Author: Jack Greenbaum
Just because you reference a whole bunch of really cool sci-fi films doesn’t mean you’ve made a really cool sci-fi film. This is the lesson I learned from watching “Paul,” the alien road-trip comedy that’s chock full of post-modern parody and pastiche but lacking in fun.
Graeme (Simon Pegg) and Clive (Nick Frost) are two uber-nerds who first meet at Comic-Con and love all things super: supernatural, superhero, etc. After the convention, they decide to drive cross-country, hitting up all the great American extraterrestrial landmarks. However, shortly after embarking on their trip, they have their own encounter of the third kind.
After stopping to investigate a car accident, Graeme and Clive discover that the driver Paul (voiced by Seth Rogen) is a four-foot tall alien who’s broken out of a government facility. He enlists them to help him elude government agents on a high-speed chase across the country, meeting some out-of-this-world characters along the way.
The road-trip film formula is fairly straightforward: characters jump from one place to the next in search of their goal, typically with someone chasing them to speed everything up. “Paul” follows this blueprint faithfully but is even more underwhelming than traditional, cliche road-trip movies because the inclusion of an otherworldly creature fails to add anything to the story.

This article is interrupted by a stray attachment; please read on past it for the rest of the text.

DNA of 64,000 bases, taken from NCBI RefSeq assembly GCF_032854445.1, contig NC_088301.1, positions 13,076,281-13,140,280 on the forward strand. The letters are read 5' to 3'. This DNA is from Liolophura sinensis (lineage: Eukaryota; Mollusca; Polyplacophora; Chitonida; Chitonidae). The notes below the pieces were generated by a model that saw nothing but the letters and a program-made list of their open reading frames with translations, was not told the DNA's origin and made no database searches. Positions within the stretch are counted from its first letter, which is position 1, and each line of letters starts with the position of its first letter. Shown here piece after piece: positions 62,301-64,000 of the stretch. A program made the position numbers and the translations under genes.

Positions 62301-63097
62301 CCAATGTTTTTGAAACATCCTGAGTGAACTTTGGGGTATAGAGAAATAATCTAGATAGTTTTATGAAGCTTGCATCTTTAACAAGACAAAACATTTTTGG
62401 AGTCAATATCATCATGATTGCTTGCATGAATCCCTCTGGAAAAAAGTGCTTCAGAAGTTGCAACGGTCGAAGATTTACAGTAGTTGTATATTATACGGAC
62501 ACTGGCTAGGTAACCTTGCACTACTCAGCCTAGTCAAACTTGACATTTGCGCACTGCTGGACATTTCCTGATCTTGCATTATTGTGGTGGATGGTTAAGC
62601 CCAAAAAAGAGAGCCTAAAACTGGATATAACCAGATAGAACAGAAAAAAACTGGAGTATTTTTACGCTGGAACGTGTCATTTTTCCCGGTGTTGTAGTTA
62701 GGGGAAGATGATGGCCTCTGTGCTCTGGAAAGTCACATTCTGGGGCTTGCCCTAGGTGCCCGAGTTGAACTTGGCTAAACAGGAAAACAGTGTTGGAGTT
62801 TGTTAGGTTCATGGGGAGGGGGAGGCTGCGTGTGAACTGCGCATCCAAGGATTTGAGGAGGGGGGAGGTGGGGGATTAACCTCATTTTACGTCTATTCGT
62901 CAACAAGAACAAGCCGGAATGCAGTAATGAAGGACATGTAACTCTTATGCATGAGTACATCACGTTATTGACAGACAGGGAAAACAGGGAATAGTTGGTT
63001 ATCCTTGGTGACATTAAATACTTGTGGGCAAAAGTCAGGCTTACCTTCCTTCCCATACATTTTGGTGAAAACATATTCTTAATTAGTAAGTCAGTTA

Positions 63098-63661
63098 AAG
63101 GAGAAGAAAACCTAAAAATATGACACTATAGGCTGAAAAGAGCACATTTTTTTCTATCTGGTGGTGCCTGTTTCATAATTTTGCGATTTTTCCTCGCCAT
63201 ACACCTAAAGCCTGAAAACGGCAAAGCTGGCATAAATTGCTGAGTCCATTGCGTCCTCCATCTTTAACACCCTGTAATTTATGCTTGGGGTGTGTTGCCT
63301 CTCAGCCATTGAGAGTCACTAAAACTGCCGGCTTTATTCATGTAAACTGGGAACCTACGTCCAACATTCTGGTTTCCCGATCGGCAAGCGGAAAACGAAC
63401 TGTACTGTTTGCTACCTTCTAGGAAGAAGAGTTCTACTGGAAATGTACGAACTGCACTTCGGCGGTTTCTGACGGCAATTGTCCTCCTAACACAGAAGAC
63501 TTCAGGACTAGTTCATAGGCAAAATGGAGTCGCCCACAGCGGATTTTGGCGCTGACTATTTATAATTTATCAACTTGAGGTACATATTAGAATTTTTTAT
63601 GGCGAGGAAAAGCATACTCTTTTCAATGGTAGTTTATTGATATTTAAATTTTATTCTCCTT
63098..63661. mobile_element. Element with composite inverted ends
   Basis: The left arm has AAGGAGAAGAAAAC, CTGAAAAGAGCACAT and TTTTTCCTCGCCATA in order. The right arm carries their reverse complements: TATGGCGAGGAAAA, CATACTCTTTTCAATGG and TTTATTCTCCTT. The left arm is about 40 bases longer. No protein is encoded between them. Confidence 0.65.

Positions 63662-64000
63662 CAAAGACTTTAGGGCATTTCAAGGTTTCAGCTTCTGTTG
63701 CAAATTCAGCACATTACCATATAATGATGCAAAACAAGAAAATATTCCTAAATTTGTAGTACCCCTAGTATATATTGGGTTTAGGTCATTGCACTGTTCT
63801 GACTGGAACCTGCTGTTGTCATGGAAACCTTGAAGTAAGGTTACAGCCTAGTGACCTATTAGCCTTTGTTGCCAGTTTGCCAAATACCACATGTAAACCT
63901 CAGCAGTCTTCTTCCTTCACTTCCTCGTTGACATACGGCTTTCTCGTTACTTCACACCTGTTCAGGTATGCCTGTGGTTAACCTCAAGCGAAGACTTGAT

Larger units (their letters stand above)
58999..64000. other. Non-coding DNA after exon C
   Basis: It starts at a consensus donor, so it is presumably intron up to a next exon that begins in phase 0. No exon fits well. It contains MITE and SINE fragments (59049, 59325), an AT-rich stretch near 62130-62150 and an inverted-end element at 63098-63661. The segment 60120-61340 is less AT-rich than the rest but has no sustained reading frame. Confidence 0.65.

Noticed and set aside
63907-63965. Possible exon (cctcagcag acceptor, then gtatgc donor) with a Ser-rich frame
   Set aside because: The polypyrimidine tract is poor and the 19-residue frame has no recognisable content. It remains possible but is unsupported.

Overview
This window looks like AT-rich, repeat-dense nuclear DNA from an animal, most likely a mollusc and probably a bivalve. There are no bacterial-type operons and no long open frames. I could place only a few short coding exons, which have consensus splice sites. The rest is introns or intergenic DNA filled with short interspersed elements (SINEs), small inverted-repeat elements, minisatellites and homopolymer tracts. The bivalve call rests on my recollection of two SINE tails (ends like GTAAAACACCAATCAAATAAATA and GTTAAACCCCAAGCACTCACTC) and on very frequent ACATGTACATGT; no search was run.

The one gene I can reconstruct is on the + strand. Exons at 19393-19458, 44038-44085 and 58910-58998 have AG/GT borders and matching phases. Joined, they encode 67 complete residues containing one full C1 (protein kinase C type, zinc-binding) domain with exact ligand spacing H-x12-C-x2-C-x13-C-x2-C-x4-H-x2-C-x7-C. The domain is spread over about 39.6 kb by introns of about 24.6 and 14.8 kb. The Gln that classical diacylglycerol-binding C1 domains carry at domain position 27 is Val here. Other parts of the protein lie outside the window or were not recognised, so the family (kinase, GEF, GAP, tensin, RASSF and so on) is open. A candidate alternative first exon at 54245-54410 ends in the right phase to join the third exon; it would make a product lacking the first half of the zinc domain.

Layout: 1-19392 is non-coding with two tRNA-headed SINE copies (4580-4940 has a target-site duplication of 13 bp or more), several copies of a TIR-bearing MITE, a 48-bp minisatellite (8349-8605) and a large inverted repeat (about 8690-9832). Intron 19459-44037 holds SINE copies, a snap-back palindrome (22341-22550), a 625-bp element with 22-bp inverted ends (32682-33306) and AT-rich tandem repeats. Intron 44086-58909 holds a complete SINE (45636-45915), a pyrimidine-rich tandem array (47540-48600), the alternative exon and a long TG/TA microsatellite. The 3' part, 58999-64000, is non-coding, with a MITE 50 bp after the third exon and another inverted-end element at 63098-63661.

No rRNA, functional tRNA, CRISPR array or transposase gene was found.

What wants to be a galactic send-up in the vein of “Spaceballs” winds up as a feeble excuse of homage to sci-fi films. “Paul” is rich with references to “E.T.,” “Star Wars,” “Raiders of the Lost Ark” and “Close Encounters of the Third Kind,” which is fun if you’re in on the joke, but aside from that, the story is not captivating enough to hold interest.
The characters try to breathe new life into stereotypical action-adventure roles, but the lack of successful humor makes them fall flat into insipid fare. The supporting cast is extensive and includes Kristin Wiig, Bill Hader, Jason Bateman and Sigourney Weaver, but their roles are conventional, and the audience knows where the characters will end up the moment they are introduced. Even the eponymous alien and his American assimilation, supposed to impress and entertain viewers, has a trite back story and makes a few too many stale jokes.
“Paul” is not a bad movie. It has its moments, but the constant allusions to some of the greatest science fiction films of all time remind audiences that those films did it all better. In a world of fan fiction, “The Phantom Edit,” Comic-Con and Ain’t It Cool News, sci-fi aficionados have more outlets than ever to discuss and praise the work of the sci-fi genre, but making a big-budget movie should not be one of them.
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